"Neck and fittings modern. Painted and gilded with the arms, devices, and mottoes of Charles IX, King of France. Label probably a facsimile, dated 1572. Charles IX of France had ordered 38 instruments from Andrea Amati, including 8 "basses," and this instrument is thought to be one of them. The paintings are on the back and the sides, and there are decorations on the peg box as well (the peg box and scroll on this cello are original). On the centre of the back can be seen a crown over the remaining outline of the royal coat of arms, on either side of which is a figure. To the right is a figure of a woman and further to the right, a column, with a crown on top, and still another crown near the bottom of the instrument. On the left side, the figure is no longer visible, and only a portion of the column remains. The figures stand for Piety and Justice. On the sides of the cello were the words 'Pietate' and 'Justicia.' On the bass side only the letters ETA remain visible from the word 'Pietate;' 'Justicia' was on the treble side. Above the 'K' which stands for Charles (Karolus) is a crown, surrounded by other decorative figures on the middle bout.
In each of the four corners of the back is a fleur-de-lis, the symbol of the royal family of France. There is also a fleur-de-lis at the back of the peg box. On the peg box is a fifth peg hole that may or may not have been there originally. (There were five-stringed cellos up to the middle of the eighteenth century.) The instrument has obviously been knocked about a little, but it has been beautifully repaired and is in a healthy condition today. The overall colour is of amber.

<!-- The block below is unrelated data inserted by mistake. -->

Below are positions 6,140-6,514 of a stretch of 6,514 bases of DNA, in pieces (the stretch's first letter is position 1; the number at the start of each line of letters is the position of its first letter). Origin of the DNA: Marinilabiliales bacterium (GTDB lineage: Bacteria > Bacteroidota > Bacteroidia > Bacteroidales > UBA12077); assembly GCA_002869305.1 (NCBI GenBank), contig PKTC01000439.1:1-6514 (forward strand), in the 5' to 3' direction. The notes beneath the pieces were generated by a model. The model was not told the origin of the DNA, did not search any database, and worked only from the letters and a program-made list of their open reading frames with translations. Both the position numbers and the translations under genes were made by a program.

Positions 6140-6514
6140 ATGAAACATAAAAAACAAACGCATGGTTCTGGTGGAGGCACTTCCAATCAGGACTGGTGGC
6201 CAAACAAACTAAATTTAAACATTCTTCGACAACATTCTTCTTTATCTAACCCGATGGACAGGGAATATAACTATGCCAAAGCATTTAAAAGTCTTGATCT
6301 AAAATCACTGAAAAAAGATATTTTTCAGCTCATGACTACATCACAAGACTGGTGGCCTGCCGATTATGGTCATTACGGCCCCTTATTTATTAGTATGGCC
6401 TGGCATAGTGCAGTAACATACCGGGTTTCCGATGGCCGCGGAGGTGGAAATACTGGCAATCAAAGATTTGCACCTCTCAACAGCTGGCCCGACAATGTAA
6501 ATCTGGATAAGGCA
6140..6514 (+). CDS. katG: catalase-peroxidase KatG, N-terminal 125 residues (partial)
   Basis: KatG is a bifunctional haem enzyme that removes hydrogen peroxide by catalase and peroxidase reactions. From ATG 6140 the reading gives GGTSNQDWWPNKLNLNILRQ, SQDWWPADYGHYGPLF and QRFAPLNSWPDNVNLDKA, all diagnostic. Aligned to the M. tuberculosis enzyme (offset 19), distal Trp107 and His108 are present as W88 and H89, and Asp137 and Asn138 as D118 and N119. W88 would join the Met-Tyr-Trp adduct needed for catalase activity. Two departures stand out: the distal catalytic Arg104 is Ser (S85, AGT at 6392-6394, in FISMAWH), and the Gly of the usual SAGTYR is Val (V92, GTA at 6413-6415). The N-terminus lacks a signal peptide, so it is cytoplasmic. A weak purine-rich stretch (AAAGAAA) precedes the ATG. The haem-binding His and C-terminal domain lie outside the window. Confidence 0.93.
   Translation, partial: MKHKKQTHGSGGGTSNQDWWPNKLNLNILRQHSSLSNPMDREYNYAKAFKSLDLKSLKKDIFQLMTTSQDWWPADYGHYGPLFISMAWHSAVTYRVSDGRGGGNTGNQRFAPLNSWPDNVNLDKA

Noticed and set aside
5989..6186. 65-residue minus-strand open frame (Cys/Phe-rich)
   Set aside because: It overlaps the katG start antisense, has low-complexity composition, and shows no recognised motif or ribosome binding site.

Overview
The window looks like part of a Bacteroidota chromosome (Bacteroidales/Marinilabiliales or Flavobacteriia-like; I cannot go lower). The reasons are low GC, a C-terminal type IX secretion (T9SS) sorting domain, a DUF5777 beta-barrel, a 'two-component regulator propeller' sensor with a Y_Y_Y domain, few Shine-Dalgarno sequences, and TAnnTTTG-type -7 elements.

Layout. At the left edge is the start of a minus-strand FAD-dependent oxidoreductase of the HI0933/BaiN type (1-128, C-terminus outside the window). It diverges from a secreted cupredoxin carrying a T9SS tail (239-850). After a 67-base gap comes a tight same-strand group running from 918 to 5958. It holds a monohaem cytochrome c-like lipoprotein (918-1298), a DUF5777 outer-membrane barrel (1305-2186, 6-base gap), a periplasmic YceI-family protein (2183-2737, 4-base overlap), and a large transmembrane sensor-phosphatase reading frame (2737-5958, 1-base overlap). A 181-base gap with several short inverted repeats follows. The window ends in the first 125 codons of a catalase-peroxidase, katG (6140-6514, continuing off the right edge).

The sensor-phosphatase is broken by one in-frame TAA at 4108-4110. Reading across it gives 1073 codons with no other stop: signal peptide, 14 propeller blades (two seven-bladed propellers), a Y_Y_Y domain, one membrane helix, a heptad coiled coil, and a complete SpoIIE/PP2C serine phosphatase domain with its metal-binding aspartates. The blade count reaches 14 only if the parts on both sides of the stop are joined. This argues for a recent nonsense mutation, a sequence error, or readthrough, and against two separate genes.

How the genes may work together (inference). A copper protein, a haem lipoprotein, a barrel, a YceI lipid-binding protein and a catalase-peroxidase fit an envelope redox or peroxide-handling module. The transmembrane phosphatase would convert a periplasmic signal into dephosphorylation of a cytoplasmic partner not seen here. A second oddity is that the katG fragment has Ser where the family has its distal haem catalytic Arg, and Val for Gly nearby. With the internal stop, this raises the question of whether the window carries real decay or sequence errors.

The voice of this cello is remarkable. It possesses a beautiful, full-throated sound, vigorous enough to be heard in a concerto. The cello is basically the same as a modern cello, although it has been cut down. In every other respect than size, Andrea Amati made cellos as they are known today."
The Cello, Elizabeth Cowling, B. T. Batsford Ltd., London, 1975
"This [cello] is known as the 'Bridge's viollo.' Its history is romantic, it having been presented by Pope Pius V. to Charles IX. of France, and surnamed the 'King.'"
Old Violins (Haweis), H. R. Haweis, John Grant, Edinburgh, 1910
"The King, as it is now called, is the earliest bass instrument of the violin family known to survive, built perhaps as early as 1538, originally with only three strings. About 1560, it was painted to serve as one of a set of 38 stringed instruments built by Andrea Amati that were painted and gilded for the French court of King Charles IX (d. 1574) - his mother was Catherine de' Medici, a member of the Italian family that directed the destiny of Florence (and, after 1569, of Tuscany) from the fifteenth century to 1737 - with the King's emblems and mottoes. The set was used until it was dispersed during the French Revolution (1789). Only a few instruments from the set have survived.
The King was cut down in size--looking closely at the paintings on the back, one can see that wood was removed down the center, leaving the woman, representing 'Justice,' without a waist or left arm--and 'modernized' by Sébastian Renault, a Parisian luthier, in 1801.
The letters on the bass side spell the word, 'PIETATE' (Latin for piety). The letter, 'K,' in the center rib stands for 'Karolus' (King Charles IX of France)."
"An interesting slip of paper which has accompanied this violoncello for at leas a hundred years, written in French and on the back faintly pencilled words (now inked over), 'Duport had it; a Hollander brought it to Betts 1812, and he sold it to H. W. Curtis (afterwards Sir William Curtis).'"